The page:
Tuesday, October 23, 2018

C2 Sample Essay 22 (Women's status)

Writing at C2 level (Proficient User) on English language examinations is the same no matter the awarding body when it comes to writing essays. If you are a candidate giving an exam in English, make sure you read my earlier post What do I do with the sample writing found on this blog? to get the most out of the sample essays provided on this blog. 

If you are not taking an exam but need ideas on the causes that have led to the change in women's status over the years, then read on and note down what you deem useful. If you intend to use this essay as part of an assignment, remember to paraphrase so as not to plagiarize.

The topic is similar to what candidates would expect in any other C2 level examination in that examiners want to see a well-organized, coherent and cohesive discussion of the issue with arguments, explanations and examples.  

For more sample essays and useful essay-writing posts, click on the image below.


The status of women over the last centuries has changed. What are the causes of this?

Due to socio-political upheavals, technological advances and scientific breakthroughs, history has recorded a number of changes in the way people perceive the role of men and women. Women’s status has especially been on the receiving end of such changes so it is with great pleasure that many have welcomed the move towards greater freedom and acquisition of rights for women that were long overdue. The causes behind the greater freedom and increased number of rights enjoyed by women in most parts of the world can be narrowed down to two.

The first determining factor that has enabled women to exercise greater freedom in their decisions is the constant battle led against legislative and conventional restrictions that limited women in a number of fields. Women had no right to vote, were barred from a considerable number of jobs or were frowned upon if they were engaged in jobs considered the preserve of men. Their existence was meant to be one where they would support men in their duties, provide heirs, raise their brood and see to household tasks. Although this in itself is in no way reprehensible, it did restrict those women who wanted to spread their wings and become involved in other sectors such as creative writing, politics, medicine or the law, to name a few. Women often published poetry or short stories under men’s names as few publishers bothered to read manuscripts written by women; women were officially barred from practicing medicine since the days of Henry VIII but continued to practice what they were taught from their elders without formal education and by the middle of the 19th century managed to create their own girls-only medical schools. The reason why today these are all things of the past is because certain women decided to speak out and do something about changing the status quo. Elizabeth Blackwell was rejected from 29 colleges before being admitted into medical school and graduating in 1849 as one of the first women to have obtained a degree in Medicine. Emmeline Pankhurst led the British suffragette movement in the late 19th century and paved the way for enfranchisement. Without these women, just two examples out of many, and the battles they waged to change things, the status of women would not be what it is today.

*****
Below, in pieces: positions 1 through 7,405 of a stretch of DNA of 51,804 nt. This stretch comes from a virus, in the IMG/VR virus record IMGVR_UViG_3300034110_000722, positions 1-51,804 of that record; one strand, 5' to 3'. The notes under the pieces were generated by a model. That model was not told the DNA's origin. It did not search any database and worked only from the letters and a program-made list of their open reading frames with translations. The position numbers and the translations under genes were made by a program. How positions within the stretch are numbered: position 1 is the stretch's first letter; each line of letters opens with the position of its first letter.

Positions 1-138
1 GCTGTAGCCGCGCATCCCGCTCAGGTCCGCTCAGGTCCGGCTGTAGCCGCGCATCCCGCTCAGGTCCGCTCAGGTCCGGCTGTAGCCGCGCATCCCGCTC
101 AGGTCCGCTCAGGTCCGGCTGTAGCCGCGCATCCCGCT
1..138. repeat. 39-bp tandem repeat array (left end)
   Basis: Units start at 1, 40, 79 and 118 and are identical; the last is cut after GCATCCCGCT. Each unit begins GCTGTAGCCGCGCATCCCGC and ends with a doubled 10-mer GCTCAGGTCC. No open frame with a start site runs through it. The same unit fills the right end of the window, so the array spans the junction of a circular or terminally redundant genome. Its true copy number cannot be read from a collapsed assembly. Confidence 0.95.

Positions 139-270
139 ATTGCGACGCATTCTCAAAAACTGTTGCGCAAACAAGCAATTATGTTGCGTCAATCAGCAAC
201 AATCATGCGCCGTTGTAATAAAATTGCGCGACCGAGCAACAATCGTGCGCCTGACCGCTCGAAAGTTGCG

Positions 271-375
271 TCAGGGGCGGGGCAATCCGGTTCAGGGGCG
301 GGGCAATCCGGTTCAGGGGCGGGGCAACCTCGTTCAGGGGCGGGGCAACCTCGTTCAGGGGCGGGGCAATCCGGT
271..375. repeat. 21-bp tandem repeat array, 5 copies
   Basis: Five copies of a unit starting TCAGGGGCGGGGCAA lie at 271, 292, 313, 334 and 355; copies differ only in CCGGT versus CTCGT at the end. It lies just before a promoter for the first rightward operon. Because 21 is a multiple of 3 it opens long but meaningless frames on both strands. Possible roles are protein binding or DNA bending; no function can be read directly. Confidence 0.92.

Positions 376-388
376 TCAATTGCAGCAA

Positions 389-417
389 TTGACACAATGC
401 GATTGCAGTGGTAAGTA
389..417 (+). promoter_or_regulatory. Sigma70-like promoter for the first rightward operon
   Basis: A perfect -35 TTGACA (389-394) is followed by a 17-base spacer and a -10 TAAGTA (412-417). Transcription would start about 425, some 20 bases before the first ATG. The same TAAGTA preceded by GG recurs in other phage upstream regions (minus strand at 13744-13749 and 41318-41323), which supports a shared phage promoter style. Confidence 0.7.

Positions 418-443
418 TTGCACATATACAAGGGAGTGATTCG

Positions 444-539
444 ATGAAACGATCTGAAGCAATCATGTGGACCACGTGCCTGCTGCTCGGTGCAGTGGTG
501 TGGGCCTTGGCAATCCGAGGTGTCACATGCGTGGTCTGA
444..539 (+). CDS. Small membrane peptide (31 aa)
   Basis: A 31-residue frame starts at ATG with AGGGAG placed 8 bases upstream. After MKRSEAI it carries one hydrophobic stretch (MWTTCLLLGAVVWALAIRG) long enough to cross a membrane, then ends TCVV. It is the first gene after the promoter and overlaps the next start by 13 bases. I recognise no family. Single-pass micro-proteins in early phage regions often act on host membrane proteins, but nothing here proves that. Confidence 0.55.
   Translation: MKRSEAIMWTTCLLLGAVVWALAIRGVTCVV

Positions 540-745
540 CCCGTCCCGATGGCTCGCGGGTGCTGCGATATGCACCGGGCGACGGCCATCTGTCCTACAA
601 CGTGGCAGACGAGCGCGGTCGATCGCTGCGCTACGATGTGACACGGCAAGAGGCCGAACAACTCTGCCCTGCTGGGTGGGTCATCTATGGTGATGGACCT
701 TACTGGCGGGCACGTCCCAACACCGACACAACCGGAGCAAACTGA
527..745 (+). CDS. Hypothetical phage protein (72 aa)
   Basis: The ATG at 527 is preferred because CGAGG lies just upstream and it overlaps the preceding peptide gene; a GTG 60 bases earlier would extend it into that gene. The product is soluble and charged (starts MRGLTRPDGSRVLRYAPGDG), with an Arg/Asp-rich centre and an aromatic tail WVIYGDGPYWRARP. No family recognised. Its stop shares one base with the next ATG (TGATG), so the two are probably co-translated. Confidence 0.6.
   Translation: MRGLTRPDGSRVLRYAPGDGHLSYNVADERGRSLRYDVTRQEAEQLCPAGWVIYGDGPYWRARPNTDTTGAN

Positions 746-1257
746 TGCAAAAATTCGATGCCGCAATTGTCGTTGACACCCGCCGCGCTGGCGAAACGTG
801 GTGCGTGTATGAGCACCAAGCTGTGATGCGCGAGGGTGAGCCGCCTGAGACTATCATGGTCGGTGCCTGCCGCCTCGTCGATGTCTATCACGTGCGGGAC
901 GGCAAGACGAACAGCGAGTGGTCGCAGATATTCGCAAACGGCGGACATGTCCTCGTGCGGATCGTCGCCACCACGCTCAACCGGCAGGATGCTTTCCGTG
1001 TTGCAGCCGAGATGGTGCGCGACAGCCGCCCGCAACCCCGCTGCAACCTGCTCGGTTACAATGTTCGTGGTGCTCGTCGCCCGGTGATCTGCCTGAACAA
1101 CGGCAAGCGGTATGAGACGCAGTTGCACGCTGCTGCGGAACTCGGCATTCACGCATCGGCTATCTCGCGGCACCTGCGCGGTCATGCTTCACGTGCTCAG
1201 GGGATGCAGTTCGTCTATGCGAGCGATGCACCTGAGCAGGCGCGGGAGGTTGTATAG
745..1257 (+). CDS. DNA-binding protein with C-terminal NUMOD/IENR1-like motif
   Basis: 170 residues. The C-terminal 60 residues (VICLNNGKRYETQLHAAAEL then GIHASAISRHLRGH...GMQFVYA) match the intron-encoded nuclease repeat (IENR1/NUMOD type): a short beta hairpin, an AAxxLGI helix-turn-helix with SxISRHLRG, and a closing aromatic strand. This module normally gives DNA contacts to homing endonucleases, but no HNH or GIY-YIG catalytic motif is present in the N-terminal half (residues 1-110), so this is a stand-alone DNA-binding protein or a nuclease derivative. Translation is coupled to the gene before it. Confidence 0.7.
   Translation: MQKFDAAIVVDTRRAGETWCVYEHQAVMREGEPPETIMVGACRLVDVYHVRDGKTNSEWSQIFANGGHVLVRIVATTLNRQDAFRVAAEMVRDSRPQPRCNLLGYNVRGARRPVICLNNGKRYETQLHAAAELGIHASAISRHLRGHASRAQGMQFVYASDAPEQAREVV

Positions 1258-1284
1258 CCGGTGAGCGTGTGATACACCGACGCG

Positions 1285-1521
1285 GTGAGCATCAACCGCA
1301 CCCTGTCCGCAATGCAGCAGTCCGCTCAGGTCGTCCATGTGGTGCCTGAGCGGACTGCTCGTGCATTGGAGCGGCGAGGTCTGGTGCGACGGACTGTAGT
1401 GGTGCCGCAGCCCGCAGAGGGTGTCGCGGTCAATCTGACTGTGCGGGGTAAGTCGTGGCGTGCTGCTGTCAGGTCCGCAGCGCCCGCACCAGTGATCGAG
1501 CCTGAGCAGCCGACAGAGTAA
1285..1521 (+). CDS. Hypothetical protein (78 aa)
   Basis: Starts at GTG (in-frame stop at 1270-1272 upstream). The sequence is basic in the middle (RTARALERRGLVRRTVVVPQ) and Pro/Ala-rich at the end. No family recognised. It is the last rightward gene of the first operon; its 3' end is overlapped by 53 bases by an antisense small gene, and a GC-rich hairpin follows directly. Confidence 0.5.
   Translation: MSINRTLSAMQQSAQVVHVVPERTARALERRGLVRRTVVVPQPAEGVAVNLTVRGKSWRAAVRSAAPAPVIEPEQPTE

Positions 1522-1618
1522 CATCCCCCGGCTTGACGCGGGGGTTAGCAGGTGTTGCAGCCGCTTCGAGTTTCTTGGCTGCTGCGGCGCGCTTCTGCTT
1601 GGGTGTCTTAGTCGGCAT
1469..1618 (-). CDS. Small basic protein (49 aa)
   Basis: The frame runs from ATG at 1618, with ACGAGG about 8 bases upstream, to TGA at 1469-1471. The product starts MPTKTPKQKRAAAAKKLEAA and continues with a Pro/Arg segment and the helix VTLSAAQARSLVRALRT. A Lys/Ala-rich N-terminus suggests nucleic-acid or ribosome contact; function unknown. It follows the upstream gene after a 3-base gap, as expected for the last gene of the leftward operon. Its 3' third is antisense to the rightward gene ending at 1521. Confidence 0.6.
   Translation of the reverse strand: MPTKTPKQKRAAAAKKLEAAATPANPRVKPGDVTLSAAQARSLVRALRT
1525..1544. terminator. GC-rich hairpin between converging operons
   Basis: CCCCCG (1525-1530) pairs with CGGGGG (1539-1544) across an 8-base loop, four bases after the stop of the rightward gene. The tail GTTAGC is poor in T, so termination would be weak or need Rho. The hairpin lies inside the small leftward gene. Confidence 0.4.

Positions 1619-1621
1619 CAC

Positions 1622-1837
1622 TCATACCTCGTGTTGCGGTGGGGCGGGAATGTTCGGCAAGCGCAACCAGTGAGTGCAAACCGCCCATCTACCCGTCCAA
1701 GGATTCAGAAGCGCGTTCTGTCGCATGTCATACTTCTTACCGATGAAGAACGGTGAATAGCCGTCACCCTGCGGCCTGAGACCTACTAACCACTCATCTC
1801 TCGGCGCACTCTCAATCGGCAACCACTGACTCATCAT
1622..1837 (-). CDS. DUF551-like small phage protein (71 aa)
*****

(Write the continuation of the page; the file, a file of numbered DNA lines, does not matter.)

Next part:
A second reason for the change in the status of women over the last centuries has to do with the changing mentality of the times. This cannot be narrowed down to specific individuals but must be seen spherically as the fusion of historical facts and particular ideologies which brought about change. The Age of Enlightenment established the precepts of freedom, reason, tolerance and progress which gave rise to revolutions which in turn produced more lenient societies. The idea of discontent with established norms was what eventually led to the great changes in the way people viewed the world and gave rise to concepts such as individuality and otherness. The Second World War opened the doors so that women could take on typically male jobs. The Sexual Revolution of the 1960’s gave women greater freedom over their bodies and enabled them to express themselves more openly. Such a list of events offset by trending ideas which set the wheels of change in motion could go on indefinitely. The bottom line is that change in women’s position would not have be seen favorably, had a particular event in conjunction with a more liberal intellectualism not been present at a precise moment in time. 

All things considered, the combination of individual effort and historical circumstance is what has granted women more rights and greater freedom to pursue lives and careers they would not be able to enjoy in the past. The status of women is by no means what it was several centuries ago thanks to battles waged on many levels. However, the fact that a glass ceiling still exists and that many freedoms – viewed as standard in many countries – are unheard of in other parts of the world, shows we still have a long way to go before we can speak about true equality. 

Find more essay questions in the lists published here and here.  


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